There are many characteristics that make for a successful realtor. One of them is having lived or worked in the region. Greg Williamson is a Douglas Elliman broker who was raised in Brooklyn Heights, has studied the entire city and now lives on the Upper West Side. Today he works with developers designing and planning 25,000-200,000 square feet condo buildings in Brooklyn and Manhattan.
Williamson points out how he’s seen changes in the neighborhoods as a longtime resident, enabling him to actually “learn the product over time in an organic way.” So, for example, specifically within New York, when people are considering a move from one borough to the other, he can give them the up to date, real-time information they need.
“There are a lot of people in Manhattan who are looking in Brooklyn — Brooklyn Heights, Carroll Gardens, Park Slope, Dumbo. They’ve heard wonderful things about Brooklyn, and they have friends who live there, but they’re nervous about making the jump over the bridge. I tell them it’s a different vibe, it’s its own community, and a great alternative to moving to the suburbs or staying in the city.”
Greg Williamson, Douglas Elliman broker
The results speak for themselves. Since joining the firm, Williamson has consistently been ranked in Douglas Ellman’s top 1% nationwide and a regular winner of the firm’s prestigious Pinnacle Award.
Other New Yorkers, who develop friendly connections with personnel at larger chain stores, are unfazed by this phenomenon. “Some franchising gets a bad rap, but that person is still a small-business owner,” said John Armstrong, the owner of the franchising consulting firm FranNet of New York City. “They’re still putting in their capital, time and effort — they’re just going a different route.”
Office leasing for Manhattaners is finally becoming easier. Landlords are offering significantly sweeter deals these days to make it more attractive for business people to find space to lease. This is a response to companies reducing the space they want to rent as well as the addition of new buildings throughout New York.
The Savills Studley Report showed that in the last three months there was a 32 percent increase in Manhattan leasing to 9.1 million square feet (substantially greater than the historical 7.5 million average). As such, asking rents dropped 2.2 percent in Q3 2017 to $73.21 per square foot.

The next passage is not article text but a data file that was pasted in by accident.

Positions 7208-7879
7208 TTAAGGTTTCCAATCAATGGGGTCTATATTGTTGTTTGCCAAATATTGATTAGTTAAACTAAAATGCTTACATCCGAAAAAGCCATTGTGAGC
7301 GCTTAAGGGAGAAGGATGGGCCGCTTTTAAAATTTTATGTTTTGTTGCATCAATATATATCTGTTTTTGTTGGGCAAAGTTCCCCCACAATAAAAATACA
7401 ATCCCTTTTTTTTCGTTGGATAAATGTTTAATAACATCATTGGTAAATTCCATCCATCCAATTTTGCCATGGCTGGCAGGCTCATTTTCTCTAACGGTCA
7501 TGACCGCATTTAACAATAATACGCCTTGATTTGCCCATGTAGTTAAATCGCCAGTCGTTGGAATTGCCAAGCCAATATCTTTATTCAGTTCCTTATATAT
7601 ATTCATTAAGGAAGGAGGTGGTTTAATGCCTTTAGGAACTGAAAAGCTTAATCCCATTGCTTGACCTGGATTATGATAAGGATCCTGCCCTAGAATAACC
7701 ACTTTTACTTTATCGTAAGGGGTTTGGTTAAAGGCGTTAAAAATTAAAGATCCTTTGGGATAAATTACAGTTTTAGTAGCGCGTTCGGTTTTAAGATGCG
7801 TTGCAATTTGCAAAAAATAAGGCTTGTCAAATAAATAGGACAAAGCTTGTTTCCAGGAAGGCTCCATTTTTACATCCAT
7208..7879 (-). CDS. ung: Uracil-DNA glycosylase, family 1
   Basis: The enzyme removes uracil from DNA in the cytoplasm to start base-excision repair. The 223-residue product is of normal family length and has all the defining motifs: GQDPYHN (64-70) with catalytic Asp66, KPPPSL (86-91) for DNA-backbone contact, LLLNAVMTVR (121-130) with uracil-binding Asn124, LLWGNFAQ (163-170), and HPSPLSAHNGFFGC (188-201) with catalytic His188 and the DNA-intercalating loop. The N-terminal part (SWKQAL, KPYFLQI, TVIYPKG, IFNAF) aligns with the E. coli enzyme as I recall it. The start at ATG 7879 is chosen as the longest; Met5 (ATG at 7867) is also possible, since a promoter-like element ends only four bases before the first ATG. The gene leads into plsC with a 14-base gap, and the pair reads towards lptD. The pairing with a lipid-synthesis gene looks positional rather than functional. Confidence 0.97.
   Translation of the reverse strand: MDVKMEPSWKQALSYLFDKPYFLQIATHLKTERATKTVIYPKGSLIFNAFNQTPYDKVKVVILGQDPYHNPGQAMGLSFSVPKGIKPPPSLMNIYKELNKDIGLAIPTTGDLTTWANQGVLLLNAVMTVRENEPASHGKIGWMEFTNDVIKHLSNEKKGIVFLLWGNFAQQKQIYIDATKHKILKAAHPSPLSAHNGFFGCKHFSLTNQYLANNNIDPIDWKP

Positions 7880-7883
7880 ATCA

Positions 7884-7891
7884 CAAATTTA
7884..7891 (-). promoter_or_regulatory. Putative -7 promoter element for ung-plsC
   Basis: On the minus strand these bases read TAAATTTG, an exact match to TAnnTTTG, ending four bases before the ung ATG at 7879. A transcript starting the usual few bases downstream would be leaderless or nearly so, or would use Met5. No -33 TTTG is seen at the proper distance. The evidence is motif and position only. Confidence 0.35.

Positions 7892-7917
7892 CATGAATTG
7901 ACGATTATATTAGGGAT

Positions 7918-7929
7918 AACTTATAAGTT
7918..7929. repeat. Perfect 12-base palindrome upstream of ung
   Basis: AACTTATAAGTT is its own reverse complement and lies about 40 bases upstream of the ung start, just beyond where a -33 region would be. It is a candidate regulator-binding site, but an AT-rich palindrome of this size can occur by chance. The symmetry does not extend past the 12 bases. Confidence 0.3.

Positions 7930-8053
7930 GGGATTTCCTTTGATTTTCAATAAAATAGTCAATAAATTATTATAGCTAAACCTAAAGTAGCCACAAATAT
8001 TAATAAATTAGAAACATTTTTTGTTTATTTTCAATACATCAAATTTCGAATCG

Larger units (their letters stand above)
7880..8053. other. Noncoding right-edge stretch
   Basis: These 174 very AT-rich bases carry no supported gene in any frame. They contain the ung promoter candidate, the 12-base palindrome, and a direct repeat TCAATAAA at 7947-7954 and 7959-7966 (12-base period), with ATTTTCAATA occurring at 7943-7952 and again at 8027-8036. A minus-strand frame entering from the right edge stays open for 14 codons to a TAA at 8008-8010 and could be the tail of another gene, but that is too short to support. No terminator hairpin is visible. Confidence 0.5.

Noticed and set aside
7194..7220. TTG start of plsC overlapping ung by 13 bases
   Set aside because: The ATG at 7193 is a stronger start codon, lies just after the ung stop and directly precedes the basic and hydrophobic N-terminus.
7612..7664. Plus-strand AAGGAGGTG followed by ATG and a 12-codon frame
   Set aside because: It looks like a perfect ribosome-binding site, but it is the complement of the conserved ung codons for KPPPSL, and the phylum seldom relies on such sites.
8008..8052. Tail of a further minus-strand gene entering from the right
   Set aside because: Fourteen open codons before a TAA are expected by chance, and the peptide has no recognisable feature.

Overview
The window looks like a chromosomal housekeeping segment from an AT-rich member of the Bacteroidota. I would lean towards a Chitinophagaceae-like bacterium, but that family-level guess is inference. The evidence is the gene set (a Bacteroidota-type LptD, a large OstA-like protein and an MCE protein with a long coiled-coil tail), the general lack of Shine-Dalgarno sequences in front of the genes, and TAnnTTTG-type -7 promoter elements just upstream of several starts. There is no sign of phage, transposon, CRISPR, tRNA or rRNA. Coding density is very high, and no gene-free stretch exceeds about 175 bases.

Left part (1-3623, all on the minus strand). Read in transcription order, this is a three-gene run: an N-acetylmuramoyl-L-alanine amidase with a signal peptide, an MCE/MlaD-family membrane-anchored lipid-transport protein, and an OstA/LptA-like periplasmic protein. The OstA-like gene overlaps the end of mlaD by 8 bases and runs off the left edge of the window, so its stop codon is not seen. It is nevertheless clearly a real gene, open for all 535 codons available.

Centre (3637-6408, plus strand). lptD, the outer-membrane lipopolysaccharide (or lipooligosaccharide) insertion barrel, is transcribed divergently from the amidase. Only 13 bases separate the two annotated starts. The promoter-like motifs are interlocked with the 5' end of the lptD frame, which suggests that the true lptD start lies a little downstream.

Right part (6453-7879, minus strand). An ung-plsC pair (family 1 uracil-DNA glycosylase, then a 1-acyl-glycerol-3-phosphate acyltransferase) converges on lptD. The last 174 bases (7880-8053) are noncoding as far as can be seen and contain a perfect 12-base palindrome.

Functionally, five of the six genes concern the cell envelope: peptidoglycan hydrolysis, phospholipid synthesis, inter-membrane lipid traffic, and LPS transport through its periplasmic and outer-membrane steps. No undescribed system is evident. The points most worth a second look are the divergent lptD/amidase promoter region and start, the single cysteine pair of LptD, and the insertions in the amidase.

It is hoped that by June – 18 months early – the purchase of Citigroup’s $2 billion headquarters (Tribeca’s 388-390 Greenwich Street) will be completed. SL Green is already the largest office building in New York and will use the money it receives from the sale – around $1.8 billion in proceeds – to pay back part of a corporate credit line, retiring the property’s $1.45 billion mortgage.
Citigroup will be charged a $94 million fee since it is terminating its lease so much earlier than scheduled. It started consolidation of its offices into the buildings after giving up its 399 Park Avenue headquarters, located in Manhattan.
In other news, blockchain startup Digital Asset Holdings (DAH) announced its most recent achievement in bolstering transaction privacy. With its procurement of Elevance digital Finance AG (technology firm that has produced a service giving fiscal bodies the capacity to “model and executive with certainty and finality”), DAH will be better equipped to efficiently serve its customers via its very own Digital Asset Modeling Language (DAML), which goes over and above the smart contracts protocol that self-executes contractual negotiations for it.